This tiny turtle, hours old, hatched on a South Carolina barrier island. Multiple organizations monitor, and help if necessary, the endangered Loggerhead Turtles. We were lucky to have been asked by Coastal Expeditions to photograph a few just hatched Loggerheads as they made their first trip into the ocean.
“Every year, the Coastal Expeditions Foundation commits to paying the seasonal salaries of the wildlife biologists in Cape Romain Wildlife Refuge. In the nearly 30 years that we’ve been running ecotours to the island, we’ve seen the important work that the Sea Turtle Team has done to protect loggerhead sea turtles and watched the exponential success of their efforts.” Coastal Expeditions Foundation.
Above is a new hatch Loggerhead that will fit into the palm of your hand. Surviving turtles can reach as large as 800-1,000 pounds (363-463 kilo).
In about 30 years this Turtle (if female) may return to this spot and lay as many as 100 eggs here, and another 3 clutches on other beach heads.
Information on the life of a Loggerhead has been spotty. However now DNA collected here and a few other sites are being studied with surprising results. A Loggerhead returning here to nest may be joining their mother, even grand mother, on the same beach.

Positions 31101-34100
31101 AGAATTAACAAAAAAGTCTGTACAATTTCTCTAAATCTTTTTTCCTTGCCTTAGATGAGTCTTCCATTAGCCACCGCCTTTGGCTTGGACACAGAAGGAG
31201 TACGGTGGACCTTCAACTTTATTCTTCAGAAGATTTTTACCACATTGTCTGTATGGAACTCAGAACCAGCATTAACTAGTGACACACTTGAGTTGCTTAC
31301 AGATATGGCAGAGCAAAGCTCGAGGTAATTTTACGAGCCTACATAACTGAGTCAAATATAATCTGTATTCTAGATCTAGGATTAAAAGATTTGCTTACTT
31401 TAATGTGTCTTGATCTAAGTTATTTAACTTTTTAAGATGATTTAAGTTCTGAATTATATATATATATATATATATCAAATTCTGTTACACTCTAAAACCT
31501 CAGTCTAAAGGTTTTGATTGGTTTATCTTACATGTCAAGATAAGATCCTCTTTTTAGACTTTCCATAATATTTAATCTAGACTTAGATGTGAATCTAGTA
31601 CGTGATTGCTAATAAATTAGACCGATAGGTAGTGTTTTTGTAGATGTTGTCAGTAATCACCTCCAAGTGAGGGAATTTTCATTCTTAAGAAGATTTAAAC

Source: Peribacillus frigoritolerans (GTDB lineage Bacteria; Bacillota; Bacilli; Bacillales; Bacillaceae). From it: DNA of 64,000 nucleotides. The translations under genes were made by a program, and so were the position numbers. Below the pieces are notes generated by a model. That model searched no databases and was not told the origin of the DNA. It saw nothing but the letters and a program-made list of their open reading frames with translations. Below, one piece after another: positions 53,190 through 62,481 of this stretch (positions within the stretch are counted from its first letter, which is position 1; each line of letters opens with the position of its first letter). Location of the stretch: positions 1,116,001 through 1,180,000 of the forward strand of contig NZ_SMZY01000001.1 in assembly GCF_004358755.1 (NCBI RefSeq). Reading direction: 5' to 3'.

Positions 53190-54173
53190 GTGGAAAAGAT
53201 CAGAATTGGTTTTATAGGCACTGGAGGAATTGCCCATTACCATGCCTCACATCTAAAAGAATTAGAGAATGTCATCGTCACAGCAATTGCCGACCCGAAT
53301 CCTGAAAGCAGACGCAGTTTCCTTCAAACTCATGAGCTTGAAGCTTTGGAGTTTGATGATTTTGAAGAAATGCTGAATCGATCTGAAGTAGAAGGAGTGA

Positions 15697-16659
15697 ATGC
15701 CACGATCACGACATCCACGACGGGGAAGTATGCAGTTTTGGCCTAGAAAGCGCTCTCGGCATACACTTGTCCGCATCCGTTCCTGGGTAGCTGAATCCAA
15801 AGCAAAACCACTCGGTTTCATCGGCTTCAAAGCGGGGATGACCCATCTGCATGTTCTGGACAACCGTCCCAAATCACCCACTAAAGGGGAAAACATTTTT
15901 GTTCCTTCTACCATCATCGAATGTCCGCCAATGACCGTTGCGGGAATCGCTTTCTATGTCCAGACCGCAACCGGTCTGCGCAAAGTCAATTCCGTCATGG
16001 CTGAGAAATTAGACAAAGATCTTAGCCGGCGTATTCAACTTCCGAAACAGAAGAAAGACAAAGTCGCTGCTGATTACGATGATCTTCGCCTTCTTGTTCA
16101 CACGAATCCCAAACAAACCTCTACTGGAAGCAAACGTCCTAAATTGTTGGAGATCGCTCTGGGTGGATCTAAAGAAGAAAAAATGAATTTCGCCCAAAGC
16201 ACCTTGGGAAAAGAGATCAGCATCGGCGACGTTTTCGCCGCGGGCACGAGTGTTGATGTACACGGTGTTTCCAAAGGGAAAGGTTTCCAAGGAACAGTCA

We collected these photographs by standing in the surf as the turtles were entering the water. There were 5 turtles found having difficulty in the sands. They were released by a group of children learning about the turtles with a Coastal fundraiser.
The little guy below swam to, and then past me heading out to sea.
Ellen, Passing By Photo, has additional information on her web site.
6 thoughts on “First Taste Of The Sea, Loggerhead Turtle”
A determined little turtle, I sure hope he makes it!
Well, he made it to the ocean… ‘with a little help from his friends’. 😁
He/she will have a tough time of it for awhile until he makes it a sufficient size to be left alone by their many predators. Always glad to hear about people giving them a better chance.
The odds are 1 in 1000 will reach adulthood. The good news is about 30% of the east coast nesting Loggerheads are here. Conservation groups do their best to watch out for them.
Wonderful series and information!
Shooting that day and listening to the Foundation people was a treasure trove of stuff formation.